Leo Varadkar urges 'people of all races' to come together to defeat 'dangerous' racism
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Leo Varadkar urges 'people of all races' to come together to defeat 'dangerous' racism

AN TAOISEACH Leo Varadkar has spoken out against the dangers of racism and said the world must 'come together' in order to defeat it.

Mr Varadkar's comments come amid the seventh day of unrest in the United States following the killing of George Floyd by white police officer Derek Chauvin.

Protests have spread across the United State and the world, with a thousands-strong protest taking place in Dublin yesterday against racism and police brutality.

Protesters wearing face coverings marched down O’Connell Street and past Trinity College on their way to Grafton Street and the city centre, with demonstrators chanting "Say the name, George Floyd" and "Black Lives Matter" during the peaceful protest.

Many protesters were also marching to call an end to Direct Provision centres, Ireland's system of asylum seeker accommodation which has been criticised by human rights movement as inhumane-- one centre in Limerick was closed in January following consistent highlighting the conditions residents were subjected to.

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Mr Varadkar took to Twitter yesterday evening where he said racism is "a virus that we have been fighting for millenia".

"Despite the progress we have made, it is no less virulent today and no less dangerous," he stated.

"We need to show solidarity as people of all races [and] backgrounds around the world come together to stop its spread and defeat it."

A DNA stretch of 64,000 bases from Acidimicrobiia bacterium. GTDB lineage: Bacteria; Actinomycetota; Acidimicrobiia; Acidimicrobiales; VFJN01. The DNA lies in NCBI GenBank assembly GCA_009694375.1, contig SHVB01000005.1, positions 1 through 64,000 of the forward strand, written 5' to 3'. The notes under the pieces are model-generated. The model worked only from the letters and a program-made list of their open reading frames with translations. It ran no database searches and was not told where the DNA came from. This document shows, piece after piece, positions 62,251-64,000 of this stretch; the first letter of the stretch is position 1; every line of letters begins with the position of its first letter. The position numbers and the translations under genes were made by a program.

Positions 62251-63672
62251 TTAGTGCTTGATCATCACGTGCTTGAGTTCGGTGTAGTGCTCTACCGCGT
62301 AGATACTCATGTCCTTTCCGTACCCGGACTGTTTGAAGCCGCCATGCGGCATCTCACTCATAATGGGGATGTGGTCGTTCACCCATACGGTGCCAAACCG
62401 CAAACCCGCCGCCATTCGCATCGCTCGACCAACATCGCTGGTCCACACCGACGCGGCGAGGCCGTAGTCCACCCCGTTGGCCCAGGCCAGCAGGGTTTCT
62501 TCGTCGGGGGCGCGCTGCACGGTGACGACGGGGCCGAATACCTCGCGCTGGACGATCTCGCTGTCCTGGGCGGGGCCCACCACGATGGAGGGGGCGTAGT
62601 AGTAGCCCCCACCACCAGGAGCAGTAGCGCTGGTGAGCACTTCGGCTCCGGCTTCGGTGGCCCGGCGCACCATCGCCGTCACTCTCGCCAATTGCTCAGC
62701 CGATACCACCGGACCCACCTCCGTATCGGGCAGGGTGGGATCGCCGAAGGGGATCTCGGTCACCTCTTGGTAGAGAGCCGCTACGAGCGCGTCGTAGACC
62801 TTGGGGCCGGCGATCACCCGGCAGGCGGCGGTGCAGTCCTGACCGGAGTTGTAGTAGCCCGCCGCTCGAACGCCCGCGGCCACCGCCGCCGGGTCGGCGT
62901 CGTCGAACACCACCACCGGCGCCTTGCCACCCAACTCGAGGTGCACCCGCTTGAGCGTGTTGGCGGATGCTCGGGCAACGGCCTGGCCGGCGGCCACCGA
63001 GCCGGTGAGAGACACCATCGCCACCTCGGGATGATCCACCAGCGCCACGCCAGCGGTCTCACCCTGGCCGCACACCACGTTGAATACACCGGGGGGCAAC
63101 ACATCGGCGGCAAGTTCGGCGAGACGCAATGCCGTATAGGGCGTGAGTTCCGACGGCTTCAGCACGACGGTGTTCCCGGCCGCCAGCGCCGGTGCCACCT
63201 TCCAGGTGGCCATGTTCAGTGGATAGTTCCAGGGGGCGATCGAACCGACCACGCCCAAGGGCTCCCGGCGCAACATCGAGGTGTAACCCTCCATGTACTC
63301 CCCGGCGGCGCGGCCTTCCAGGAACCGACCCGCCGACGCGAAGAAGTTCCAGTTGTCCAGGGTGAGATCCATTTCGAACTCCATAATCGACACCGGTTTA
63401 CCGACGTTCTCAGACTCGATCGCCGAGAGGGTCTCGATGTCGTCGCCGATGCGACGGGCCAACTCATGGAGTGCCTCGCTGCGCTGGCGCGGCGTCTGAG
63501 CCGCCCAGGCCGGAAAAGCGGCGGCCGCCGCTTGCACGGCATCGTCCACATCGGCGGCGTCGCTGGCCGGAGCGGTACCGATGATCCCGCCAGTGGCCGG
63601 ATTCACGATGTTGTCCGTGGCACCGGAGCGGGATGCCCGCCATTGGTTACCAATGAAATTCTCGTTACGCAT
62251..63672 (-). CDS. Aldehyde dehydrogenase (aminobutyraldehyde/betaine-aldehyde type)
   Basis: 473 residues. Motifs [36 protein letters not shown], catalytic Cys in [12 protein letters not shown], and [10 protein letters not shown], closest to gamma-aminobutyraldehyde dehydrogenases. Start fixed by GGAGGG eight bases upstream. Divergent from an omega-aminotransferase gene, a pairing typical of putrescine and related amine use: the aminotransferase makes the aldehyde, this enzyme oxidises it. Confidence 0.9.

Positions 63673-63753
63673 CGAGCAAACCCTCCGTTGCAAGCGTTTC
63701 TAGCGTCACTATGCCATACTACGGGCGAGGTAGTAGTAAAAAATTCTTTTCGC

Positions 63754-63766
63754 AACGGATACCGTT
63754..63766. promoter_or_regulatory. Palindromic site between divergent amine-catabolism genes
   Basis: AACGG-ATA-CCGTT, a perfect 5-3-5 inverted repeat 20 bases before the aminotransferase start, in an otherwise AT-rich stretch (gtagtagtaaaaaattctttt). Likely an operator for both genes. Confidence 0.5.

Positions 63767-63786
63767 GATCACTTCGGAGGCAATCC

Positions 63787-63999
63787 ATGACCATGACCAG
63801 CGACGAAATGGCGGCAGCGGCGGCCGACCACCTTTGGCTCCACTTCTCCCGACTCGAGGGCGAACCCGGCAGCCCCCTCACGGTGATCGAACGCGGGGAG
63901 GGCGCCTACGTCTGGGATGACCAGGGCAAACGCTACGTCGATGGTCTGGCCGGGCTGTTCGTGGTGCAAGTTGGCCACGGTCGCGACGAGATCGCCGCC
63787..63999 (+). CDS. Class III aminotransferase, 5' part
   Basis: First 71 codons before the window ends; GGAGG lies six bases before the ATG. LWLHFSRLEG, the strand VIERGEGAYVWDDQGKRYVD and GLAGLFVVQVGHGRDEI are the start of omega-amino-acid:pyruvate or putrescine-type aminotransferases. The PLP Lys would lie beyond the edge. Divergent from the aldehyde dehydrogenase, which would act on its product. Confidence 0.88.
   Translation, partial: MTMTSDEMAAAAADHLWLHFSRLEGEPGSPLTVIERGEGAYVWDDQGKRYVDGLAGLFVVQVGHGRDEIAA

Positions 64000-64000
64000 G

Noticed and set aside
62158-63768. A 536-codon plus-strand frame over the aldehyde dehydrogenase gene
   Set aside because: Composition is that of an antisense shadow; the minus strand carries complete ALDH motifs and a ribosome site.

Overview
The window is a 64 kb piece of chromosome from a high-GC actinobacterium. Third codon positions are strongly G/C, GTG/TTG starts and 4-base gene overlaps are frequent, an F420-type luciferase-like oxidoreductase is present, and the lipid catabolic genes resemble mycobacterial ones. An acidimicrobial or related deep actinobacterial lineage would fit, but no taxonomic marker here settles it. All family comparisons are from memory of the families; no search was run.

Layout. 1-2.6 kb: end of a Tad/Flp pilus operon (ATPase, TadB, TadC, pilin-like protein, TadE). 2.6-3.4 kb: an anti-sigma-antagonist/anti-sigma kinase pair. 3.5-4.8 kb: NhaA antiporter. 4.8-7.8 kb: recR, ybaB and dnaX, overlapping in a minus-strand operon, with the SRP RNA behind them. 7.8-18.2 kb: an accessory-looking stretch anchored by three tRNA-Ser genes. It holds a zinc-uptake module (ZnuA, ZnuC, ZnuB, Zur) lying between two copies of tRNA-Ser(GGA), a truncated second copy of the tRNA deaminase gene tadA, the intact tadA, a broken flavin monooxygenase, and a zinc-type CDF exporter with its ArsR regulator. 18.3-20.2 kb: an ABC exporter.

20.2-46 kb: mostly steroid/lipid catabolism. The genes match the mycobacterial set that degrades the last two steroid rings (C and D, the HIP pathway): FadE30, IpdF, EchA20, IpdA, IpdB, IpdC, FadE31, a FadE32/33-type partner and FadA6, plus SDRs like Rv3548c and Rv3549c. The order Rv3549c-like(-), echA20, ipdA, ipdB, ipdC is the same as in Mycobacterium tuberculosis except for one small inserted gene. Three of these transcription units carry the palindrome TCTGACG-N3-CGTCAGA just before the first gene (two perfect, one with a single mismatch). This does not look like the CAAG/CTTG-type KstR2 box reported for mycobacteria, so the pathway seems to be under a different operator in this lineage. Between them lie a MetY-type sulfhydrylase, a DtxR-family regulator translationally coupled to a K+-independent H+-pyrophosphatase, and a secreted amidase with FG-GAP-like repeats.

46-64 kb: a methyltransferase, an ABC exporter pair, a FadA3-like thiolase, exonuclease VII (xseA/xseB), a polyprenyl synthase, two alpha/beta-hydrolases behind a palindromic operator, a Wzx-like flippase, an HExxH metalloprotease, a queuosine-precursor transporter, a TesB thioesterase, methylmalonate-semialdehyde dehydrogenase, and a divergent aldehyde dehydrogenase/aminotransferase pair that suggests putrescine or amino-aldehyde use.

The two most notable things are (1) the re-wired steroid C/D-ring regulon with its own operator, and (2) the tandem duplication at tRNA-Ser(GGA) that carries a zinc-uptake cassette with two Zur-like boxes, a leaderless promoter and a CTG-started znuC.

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The officer who knelt on George Floyd's neck until he died, Derek Chauvin, has been arrested and charged with third degree murder and second-degree manslaughter.

However, protesters are fighting for him to be charged with first degree murder, and for the three other officers who stood by and did nothing to also be arrested and charged.

At a press briefing in the White House rose garden yesterday, President Donald Trump announced he would be sending in the army to deal with protesters, as police fired tear gas on peaceful demonstrators outside the Government building as he spoke.

"I am dispatching thousands and thousands of heavily armed soldiers, military personnel and law enforcement officers to stop the rioting, looting, vandalism, assaults and the wanton destruction of property," he said.

Mr Floyd's killing has led to the most widespread unrest in the United States since the 1968 murder of civil rights leader Dr Martin Luther King Jr.

Riots erupted across the nation for eight days following Dr King's assassination.

Further Irish protests in support of the Black Lives Matter movement are planned in cities across Ireland in the coming days.

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